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Blocks of clans taken together constitute unnamed units of Hopi society that analysts have referred to by the generic anthropological technical term "phratry" ("group of clans"). [Note] Each Hopi phratry has a primary clan traditionally associated with its origins, and other clans are linked to it as slightly subordinate units, all in a potentially evolving relationship to each other. The clans making up a phratry have traditions about how each clan was admitted to it through specific negotiations and about the commitments the clan took on for ceremonial or other services to the rest of the phratry.
Unlike a clan, a Hopi phratry does not have a separate name — it usually takes an ad-hoc name in any given conversation based on one or more of the clans locally making it up, and its members are not considered to be descended from a common ancestor. Instead it is thought of as an alliance of several clans that was forged sometime back in history. It has no defined economic, ritual, or political functions, but it "does serve to tie clan units together into larger structures and furnishes a mechanism for dealing with clan extinction, since 'partner' clans normally take over the ceremonial obligations" of their extinct phratry partners (Eggan 1950: 62). [Note] Early XXth-century students of Hopi society found that details of the phratry-clan relationship seemed to vary from case to case — and Hopi informants rarely seemed to agree with each other about it — so that exploration of this issue very much complicated the study of Hopi society for several decades. The important point for present purposes is that phratries represent traditional, non-kinship-based alliances of kinship-based clans. It is the clans which hold both ritual and economic power, but phratry loyalties integrate these clans with each other into groupings with an historical charter to cooperate.
Although members of the same phratry are not necessarily also members of the same clan, the intimacy associated with co-membership in a phratry inspires a sense that marriage is inappropriate among members of the same phratry even if they come from different clans. Phratries are thus exogamous (or are supposed to be), and any household therefore not only contains people from different lineages and different clans, but from different phratries. Households and phratries thus cross-cut each other.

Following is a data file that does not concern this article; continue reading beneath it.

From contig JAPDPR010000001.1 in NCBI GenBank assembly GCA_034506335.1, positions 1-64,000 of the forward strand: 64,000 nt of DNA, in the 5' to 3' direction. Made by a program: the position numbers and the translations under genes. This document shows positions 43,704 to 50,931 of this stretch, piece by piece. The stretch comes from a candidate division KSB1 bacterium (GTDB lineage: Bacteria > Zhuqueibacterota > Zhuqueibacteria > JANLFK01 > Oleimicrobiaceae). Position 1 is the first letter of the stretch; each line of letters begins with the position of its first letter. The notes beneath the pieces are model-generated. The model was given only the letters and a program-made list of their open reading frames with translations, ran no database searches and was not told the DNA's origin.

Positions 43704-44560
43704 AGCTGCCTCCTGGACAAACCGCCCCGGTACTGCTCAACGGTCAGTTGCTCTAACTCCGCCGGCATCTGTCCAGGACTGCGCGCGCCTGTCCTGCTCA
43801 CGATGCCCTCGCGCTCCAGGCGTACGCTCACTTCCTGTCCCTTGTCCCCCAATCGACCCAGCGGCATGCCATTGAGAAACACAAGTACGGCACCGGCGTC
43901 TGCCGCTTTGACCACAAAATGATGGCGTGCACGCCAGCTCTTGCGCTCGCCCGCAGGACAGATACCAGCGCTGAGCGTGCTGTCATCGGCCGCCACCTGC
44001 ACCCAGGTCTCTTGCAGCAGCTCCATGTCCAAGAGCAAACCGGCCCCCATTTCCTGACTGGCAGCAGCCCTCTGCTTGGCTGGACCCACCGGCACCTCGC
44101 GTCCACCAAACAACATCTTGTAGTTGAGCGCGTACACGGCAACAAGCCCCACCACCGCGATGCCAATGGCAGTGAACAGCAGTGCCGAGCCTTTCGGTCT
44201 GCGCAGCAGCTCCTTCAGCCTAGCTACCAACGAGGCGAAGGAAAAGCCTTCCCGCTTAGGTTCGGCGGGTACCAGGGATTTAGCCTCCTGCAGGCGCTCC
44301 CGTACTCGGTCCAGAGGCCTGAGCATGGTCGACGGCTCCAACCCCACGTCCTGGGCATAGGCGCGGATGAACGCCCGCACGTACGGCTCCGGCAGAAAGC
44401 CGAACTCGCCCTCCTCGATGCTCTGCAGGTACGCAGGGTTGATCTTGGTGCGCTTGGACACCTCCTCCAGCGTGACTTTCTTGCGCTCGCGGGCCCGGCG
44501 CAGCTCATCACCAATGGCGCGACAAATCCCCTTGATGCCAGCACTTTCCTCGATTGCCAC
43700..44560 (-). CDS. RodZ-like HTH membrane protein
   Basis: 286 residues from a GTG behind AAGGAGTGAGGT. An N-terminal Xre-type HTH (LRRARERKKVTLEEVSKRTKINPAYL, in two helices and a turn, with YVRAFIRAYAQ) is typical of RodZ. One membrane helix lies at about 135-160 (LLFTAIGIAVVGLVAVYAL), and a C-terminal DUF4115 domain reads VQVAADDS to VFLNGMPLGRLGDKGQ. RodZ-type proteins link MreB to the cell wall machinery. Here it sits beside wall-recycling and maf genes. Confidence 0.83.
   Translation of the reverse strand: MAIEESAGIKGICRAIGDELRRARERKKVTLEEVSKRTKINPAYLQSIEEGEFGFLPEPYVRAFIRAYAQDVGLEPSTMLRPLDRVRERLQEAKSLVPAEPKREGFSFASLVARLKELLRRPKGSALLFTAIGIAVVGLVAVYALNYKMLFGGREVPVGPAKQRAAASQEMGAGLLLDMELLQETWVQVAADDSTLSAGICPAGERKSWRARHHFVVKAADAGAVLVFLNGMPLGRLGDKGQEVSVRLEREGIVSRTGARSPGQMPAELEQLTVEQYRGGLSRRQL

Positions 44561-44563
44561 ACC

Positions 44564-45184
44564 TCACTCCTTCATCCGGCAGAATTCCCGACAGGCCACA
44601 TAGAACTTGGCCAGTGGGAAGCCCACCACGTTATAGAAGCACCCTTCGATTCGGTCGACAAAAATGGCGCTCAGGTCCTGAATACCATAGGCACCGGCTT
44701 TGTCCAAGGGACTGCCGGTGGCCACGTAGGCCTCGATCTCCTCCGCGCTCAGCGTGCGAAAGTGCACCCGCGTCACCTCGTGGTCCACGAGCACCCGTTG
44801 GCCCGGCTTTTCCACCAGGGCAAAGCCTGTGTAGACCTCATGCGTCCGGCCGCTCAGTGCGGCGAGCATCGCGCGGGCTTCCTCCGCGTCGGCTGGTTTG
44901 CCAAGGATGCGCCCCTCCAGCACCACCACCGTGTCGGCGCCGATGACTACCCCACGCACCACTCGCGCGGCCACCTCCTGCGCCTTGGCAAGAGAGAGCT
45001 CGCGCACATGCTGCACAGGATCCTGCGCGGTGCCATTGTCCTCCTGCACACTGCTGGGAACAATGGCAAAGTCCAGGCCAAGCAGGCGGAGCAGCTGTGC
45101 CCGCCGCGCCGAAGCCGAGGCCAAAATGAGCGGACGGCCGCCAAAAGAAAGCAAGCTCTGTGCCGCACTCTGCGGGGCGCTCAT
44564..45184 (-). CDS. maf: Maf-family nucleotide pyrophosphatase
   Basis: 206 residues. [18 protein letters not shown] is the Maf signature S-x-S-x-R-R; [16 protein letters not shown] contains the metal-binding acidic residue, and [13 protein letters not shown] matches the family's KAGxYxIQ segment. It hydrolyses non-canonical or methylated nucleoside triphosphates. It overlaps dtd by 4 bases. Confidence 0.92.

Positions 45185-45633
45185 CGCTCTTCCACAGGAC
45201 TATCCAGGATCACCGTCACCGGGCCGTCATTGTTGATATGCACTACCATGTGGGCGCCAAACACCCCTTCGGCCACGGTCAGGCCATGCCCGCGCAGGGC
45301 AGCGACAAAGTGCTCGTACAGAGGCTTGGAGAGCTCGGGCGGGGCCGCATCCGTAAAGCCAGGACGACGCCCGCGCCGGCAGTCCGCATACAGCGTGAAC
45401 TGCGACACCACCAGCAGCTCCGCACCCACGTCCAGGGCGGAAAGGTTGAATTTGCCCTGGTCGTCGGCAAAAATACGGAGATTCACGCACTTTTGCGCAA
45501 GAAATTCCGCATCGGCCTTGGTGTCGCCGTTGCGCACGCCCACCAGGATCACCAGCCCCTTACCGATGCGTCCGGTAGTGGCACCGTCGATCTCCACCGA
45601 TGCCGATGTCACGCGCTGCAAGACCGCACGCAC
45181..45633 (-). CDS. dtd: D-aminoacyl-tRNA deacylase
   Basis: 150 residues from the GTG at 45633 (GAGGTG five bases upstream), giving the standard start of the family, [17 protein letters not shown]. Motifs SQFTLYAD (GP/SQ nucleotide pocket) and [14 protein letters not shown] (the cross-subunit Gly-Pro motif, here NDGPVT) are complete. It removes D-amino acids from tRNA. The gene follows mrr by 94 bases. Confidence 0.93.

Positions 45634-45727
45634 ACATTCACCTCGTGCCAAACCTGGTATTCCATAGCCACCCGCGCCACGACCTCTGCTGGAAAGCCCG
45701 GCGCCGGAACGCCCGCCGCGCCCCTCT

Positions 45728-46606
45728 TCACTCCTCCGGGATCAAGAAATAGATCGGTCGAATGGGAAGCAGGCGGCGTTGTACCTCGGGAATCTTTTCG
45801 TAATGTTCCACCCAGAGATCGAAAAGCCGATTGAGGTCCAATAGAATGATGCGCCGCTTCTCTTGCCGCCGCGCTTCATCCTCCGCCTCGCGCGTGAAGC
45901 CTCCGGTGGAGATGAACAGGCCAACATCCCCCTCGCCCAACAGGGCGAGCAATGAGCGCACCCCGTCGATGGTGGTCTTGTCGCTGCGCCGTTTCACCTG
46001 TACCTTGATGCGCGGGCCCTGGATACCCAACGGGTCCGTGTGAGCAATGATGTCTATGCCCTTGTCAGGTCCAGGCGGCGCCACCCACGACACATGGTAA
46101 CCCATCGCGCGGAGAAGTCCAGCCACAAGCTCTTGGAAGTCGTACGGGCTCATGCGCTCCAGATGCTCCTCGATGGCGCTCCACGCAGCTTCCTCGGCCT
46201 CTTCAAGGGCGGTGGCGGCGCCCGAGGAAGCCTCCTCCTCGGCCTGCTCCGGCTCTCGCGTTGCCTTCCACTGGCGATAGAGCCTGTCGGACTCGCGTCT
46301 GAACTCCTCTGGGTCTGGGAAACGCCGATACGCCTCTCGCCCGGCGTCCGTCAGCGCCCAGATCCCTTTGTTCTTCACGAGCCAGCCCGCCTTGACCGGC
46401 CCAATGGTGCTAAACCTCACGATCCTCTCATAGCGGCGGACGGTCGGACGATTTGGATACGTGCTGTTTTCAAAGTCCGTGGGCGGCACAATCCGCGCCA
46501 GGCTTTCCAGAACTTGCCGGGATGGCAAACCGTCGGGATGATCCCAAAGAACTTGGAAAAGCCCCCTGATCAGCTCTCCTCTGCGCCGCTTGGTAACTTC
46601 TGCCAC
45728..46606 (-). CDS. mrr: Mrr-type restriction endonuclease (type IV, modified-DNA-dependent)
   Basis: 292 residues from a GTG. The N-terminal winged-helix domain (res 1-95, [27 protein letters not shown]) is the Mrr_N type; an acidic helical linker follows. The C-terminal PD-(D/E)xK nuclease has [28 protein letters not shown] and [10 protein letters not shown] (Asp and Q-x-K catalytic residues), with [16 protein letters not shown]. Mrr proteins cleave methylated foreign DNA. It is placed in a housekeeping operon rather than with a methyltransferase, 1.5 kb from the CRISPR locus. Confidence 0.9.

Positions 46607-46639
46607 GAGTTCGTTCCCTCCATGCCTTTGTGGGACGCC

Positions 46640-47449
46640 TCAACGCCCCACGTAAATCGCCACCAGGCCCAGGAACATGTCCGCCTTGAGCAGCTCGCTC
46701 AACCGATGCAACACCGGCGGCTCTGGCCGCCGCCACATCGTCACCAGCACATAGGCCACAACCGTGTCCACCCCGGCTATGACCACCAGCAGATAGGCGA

Traditionally men did the farming, although the whole family would be involved in harvesting. A man learned to do this by helping his father farm the land assigned to his mother by her clan through her lineage head. When he married, he began to farm the land assigned to his wife.
Hopi crops included many varieties each of corn, beans, and squash. The first corn crop could be planted in April and be harvested in July. The second corn crop was planted in May, together with beans and squash. Other crops included tobacco and cotton. Harvest seasons for all of these crops varied, and Hopi farmers were busy throughout the summer with their crops.
Men also were in charge of hunting, and their largely vegetarian diet was supplemented by small desert animals such as rabbits and rodents, as well as by deer and antelope from the mountains. Men also were responsible for making such hunting and farming gear as they needed, and for producing baskets used to carry and store food and other goods. And they were charged with providing firewood for cooking and for winter heating. Men did spinning and weaving to make cotton clothes. If they had time left over from all of these pursuits, they also might make jewelry from local or traded stones (including turquoise) or from shell or coral traded from afar.
Women meanwhile were in charge of food preparation, which centrally included fetching water and the laborious shelling and grinding of sun-dried corn, the main ingredient in most Hopi meals.
Like the Anasazi before them, Hopi used grinding stones (metates) in groups of three, which varied in the coarseness with which the corn was ground. The finest blue corn meal could be used to make a paper-like bread, called piki, cooked on a flat stone griddle lubricated with cottonseed oil. Coarser corn meal was used to make corn breads, and hominy was eaten as well. Like corn, beans were normally dried for storage and then boiled and roasted as needed. In addition to meat that was hunted, some turkeys were kept as domestic fowl.
Powell describes the making of piki bread, probably for a ceremonial occasion, while he was resident in Oraibi (1875: 18-20):
Their corn is raised in fields near by, out in the drifting sands, by digging pits eighteen inches to two feet deep, in which the seeds are planted early in the spring, while the ground is yet moist. When it has ripened, it is gathered, brought in from the fields in baskets, carried by the women and stored away in their rooms, being carefully corded. They take great pains to raise corn of different colors, and have the corn of each color stored in a separate room. This is ground by hand to make by hand to a fine paste like a rather thick gruel. In every house there is a little oven made of a flat stone eighteen or twenty inches square, raised four o five inches from the floor, and beneath this a little fire is built. When the oven is hot and the dough mixed in a little vessel of pottery, the good woman plunges her hand in the mixture and rapidly smears the broad surface of the furnace rock with a thin coating of the paste. In a few moments the film of batter is baked; when taken up it looks like a sheet of paper. This she folds and places on a tray. Having made seven sheets of this paper bread from the batter of one color and placed them on the tray, she takes batter of another color, and in this way, makes seven sheets of each of the several colors of corn batter.